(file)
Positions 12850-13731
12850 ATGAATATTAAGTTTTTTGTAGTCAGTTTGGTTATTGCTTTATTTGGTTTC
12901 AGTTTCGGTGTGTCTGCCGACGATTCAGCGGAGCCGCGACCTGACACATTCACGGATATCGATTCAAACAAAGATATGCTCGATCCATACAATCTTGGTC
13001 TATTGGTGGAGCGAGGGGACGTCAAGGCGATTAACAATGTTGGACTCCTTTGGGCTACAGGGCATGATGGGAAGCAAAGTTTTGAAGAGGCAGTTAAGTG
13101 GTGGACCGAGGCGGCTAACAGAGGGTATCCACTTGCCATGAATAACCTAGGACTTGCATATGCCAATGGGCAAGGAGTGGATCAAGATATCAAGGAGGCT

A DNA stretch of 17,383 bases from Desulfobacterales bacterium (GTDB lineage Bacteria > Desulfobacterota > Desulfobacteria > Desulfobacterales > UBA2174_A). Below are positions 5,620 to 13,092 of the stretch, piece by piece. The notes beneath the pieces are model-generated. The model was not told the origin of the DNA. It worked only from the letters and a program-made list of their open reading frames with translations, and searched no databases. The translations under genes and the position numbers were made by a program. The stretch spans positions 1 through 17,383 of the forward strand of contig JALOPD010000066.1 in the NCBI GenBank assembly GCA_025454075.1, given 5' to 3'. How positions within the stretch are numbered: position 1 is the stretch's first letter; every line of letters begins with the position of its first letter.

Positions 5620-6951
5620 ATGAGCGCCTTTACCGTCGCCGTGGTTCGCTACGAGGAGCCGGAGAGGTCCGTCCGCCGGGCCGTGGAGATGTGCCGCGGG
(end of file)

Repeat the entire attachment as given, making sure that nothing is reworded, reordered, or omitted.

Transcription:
Positions 12850-13731
12850 ATGAATATTAAGTTTTTTGTAGTCAGTTTGGTTATTGCTTTATTTGGTTTC
12901 AGTTTCGGTGTGTCTGCCGACGATTCAGCGGAGCCGCGACCTGACACATTCACGGATATCGATTCAAACAAAGATATGCTCGATCCATACAATCTTGGTC
13001 TATTGGTGGAGCGAGGGGACGTCAAGGCGATTAACAATGTTGGACTCCTTTGGGCTACAGGGCATGATGGGAAGCAAAGTTTTGAAGAGGCAGTTAAGTG
13101 GTGGACCGAGGCGGCTAACAGAGGGTATCCACTTGCCATGAATAACCTAGGACTTGCATATGCCAATGGGCAAGGAGTGGATCAAGATATCAAGGAGGCT

A DNA stretch of 17,383 bases from Desulfobacterales bacterium (GTDB lineage Bacteria > Desulfobacterota > Desulfobacteria > Desulfobacterales > UBA2174_A). Below are positions 5,620 to 13,092 of the stretch, piece by piece. The notes beneath the pieces are model-generated. The model was not told the origin of the DNA. It worked only from the letters and a program-made list of their open reading frames with translations, and searched no databases. The translations under genes and the position numbers were made by a program. The stretch spans positions 1 through 17,383 of the forward strand of contig JALOPD010000066.1 in the NCBI GenBank assembly GCA_025454075.1, given 5' to 3'. How positions within the stretch are numbered: position 1 is the stretch's first letter; every line of letters begins with the position of its first letter.

Positions 5620-6951
5620 ATGAGCGCCTTTACCGTCGCCGTGGTTCGCTACGAGGAGCCGGAGAGGTCCGTCCGCCGGGCCGTGGAGATGTGCCGCGGG